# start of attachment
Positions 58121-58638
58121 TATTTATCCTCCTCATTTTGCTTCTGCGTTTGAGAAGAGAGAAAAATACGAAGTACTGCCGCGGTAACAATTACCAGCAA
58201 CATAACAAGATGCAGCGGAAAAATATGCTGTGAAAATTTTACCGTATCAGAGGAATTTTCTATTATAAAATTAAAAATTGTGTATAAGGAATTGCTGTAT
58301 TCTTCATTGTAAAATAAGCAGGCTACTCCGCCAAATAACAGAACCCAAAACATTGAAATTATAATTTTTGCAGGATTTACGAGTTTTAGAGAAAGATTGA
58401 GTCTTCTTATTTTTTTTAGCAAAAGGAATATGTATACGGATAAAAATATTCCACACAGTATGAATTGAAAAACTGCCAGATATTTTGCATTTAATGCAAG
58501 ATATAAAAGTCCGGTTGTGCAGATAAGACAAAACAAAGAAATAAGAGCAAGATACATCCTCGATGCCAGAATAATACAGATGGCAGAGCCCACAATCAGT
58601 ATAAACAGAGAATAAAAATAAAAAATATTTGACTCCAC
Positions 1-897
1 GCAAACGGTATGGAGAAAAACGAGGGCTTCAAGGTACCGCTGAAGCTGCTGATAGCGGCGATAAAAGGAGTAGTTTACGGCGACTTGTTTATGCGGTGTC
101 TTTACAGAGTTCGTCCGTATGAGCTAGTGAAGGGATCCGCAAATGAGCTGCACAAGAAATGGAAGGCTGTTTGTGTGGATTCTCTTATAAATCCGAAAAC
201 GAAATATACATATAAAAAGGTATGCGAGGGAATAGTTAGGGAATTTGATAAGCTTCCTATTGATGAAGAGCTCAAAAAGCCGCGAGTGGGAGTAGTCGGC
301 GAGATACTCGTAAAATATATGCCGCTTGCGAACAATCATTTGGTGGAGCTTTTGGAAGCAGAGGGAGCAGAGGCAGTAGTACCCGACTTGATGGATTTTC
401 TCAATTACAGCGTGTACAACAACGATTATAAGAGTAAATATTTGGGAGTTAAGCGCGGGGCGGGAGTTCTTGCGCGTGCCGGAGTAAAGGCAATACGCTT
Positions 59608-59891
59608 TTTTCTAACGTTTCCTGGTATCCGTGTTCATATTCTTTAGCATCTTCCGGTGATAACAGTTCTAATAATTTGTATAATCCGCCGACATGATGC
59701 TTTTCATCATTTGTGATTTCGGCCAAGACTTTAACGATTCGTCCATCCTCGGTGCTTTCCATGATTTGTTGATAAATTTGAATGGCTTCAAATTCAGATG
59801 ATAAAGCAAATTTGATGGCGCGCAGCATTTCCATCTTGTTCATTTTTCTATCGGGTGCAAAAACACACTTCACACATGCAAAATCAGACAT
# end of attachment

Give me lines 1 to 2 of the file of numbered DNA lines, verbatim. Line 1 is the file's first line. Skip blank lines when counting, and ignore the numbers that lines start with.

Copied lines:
Positions 58121-58638
58121 TATTTATCCTCCTCATTTTGCTTCTGCGTTTGAGAAGAGAGAAAAATACGAAGTACTGCCGCGGTAACAATTACCAGCAA